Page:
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2. This is perhaps a clue to another song, "New Puritan." The latter is sometimes seen as an attack on politically involved punks for their Puritanism, but MES associates the latter with discipline and a positive work ethic which is contrasted with the self-involved decadence of many of his peers. At the same time, and as usual, it's not that simple; Smith associates the Puritan-led witch trials with triumph of the scientific world view over imagination. From Mark Sinker in The Wire (quoted by K-punk):
- "So he plunges into the Twilight World, and a political discourse framed in terms of witch-craft and demons. It's not hard to understand why, once you start considering it. The war that the Church and triumphant Reason waged on a scatter of wise-women and midwives, lingering practitioners of folk-knowledge, has provided a powerful popular image for a huge struggle for political and intellectual dominance, as first Catholics and later Puritans invoked a rise in devil-worship to rubbish their opponents. The ghost-writer and antiquarian M.R. James (one of the writers Smith appears to have lived on during his peculiar drugged adolescence) transformed the folk-memory into a bitter class-struggle between established science and law, and the erratic, vengeful, relentless undead world of wronged spirits, cheated of property or voice, or the simple dignity of being believed in."
3. The Story of the Fall provides a plausible take on this line:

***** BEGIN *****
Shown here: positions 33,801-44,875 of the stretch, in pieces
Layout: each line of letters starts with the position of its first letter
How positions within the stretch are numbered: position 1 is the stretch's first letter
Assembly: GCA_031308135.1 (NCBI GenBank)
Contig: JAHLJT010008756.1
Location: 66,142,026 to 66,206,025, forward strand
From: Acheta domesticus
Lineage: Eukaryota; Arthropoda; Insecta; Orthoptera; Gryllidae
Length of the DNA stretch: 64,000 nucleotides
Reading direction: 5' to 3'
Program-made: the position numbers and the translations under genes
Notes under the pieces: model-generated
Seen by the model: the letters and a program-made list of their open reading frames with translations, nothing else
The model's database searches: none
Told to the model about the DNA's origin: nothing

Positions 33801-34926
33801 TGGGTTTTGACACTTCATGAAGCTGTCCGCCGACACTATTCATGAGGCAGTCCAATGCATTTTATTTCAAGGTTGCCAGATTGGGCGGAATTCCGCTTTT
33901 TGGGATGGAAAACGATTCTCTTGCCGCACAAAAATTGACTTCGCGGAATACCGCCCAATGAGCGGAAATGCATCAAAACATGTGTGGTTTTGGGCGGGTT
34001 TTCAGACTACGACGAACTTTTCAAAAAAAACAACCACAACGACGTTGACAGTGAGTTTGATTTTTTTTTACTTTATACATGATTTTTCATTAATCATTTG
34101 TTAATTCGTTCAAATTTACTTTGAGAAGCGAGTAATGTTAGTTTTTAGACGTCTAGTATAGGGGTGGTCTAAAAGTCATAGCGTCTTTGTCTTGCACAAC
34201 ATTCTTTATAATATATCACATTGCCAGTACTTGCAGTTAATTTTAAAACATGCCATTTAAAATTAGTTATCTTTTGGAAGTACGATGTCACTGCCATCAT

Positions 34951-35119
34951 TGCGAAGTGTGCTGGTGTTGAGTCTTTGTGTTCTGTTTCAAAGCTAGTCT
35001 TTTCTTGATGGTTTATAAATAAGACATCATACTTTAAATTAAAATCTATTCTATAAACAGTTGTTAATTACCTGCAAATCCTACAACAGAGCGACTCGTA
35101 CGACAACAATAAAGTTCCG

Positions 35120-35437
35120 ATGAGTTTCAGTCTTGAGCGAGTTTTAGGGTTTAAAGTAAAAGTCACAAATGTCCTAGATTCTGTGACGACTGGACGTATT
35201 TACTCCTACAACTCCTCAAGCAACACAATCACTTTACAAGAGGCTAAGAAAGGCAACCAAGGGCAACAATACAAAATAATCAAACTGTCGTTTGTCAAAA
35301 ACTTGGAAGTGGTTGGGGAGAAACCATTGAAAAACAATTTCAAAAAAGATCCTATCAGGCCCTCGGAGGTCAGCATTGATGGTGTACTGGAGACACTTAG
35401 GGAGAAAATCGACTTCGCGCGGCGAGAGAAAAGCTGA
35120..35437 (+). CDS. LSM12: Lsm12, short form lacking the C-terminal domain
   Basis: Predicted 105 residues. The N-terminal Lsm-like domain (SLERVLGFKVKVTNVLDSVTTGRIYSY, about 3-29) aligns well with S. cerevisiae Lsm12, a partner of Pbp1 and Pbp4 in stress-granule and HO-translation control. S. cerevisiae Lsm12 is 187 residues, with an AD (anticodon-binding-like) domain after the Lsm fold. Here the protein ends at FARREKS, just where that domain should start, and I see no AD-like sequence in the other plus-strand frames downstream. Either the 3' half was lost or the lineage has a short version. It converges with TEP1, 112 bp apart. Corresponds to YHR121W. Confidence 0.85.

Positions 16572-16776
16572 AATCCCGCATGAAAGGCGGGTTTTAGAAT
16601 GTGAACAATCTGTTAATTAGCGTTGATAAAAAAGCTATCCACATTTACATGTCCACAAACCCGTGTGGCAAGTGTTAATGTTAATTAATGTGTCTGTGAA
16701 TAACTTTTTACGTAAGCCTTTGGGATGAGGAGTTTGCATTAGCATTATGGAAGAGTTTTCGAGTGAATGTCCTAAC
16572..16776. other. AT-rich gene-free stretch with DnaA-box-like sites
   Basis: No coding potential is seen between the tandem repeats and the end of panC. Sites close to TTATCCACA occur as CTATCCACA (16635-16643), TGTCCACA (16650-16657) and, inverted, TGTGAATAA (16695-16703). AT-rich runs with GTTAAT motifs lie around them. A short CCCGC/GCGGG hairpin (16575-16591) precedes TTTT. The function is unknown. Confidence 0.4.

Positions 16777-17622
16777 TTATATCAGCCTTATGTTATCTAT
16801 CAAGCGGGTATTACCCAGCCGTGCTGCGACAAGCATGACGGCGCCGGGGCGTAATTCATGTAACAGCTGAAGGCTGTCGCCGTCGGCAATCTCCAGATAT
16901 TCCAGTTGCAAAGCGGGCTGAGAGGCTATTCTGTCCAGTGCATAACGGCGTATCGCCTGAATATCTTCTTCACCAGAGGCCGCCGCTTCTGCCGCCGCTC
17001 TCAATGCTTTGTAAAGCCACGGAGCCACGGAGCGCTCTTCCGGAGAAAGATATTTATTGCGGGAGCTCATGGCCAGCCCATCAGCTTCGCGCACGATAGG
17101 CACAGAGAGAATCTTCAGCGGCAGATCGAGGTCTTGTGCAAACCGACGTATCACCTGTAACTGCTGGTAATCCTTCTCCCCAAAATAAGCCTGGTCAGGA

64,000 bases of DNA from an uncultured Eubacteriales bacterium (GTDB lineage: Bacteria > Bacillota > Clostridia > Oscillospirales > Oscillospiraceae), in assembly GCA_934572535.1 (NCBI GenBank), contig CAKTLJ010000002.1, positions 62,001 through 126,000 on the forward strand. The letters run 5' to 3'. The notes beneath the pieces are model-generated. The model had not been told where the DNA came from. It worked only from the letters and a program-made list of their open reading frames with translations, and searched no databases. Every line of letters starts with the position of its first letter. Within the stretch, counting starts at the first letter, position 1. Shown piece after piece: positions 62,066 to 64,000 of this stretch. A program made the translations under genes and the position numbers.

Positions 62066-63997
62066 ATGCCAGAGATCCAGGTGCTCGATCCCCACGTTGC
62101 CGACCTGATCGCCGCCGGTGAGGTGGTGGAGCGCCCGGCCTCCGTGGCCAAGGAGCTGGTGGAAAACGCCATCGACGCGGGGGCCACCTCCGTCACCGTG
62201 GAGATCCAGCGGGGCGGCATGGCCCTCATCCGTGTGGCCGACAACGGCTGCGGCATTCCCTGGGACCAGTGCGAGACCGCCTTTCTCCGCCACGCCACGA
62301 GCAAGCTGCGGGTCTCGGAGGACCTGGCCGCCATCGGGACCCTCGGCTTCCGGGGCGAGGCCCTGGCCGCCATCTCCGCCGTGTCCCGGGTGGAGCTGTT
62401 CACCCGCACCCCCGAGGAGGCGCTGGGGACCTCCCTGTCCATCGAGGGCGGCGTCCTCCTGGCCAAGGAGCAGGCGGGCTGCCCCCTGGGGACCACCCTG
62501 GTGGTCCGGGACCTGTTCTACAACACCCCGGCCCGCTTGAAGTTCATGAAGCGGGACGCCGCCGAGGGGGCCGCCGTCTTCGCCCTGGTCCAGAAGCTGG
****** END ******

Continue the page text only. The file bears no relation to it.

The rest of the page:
'We were early and we were late' possibly indicating the gruppe being ahead of its time and late in their concerns for making sure their first album was released in the white hot moment of punk's initial flaming. I remember at the time how The Fall were always portrayed as never 'fitting in'. Cliques never die. A pox on those naysayers, say I.
4. MES belts out this line as though it were the introduction to the real song, which promises to be a barn-burner...which then comes to a full stop, before the intro to "Futures and Pasts" comes in. In general with the Fall, these sorts of declarations are never straightforward, as we are refused the easy anthemic identification they seem to promise (see my remarks on "Bombast"). ^
-Is the “I still believe in the R&R dream” line sarcastic or serious?
MES: It’s half and half. It’s ambiguous. But I do, in a lot of ways. Like, people say The Fall aren’t rock ‘n’ roll, you know. My attitude is that we are rock ‘n’ roll and no other fucker is.
Marc: It’s just what they consider to be rock ‘n’ roll, like screwing and –
MES: Like, if you get down to the basics of rock ‘n’ roll, if you go back to the mid-50s, those bands had the right attitude.
-I was going to ask whether you consider yourself rock ‘n’ roll…
MES: I do. I consider other bands not rock ‘n’ roll. The term rock ‘n’ roll is overused and it stinks, which is why I used R&R as an abbreviation.
-Why do you consider other bands not rock ‘n’ roll?
MES: Because a lot of them don’t keep to the spirit. Bands get into technique, they get into effects in the studio, and they get into playing their instruments. Or they get into bringing singles out; bringing albums out; doing tours. That’s not rock ‘n’ roll. Like people used to say “Oh, you’ve got a really good drummer” or “You’ve got a really good guitarist.” That’s a fucking stupid thing to say. Audiences don’t know who’s a good musician, but they know what’s good. They feel it. It’s like me – I can’t sing but I know it’s good. You don’t play instruments in rock ‘n’ roll. And bands that do are copping out in my estimation. Bands that go into the studio, do a guitar solo, then go back and put loads of effects on it… that’s not a guitar solo, it’s an effects board you’re listening to.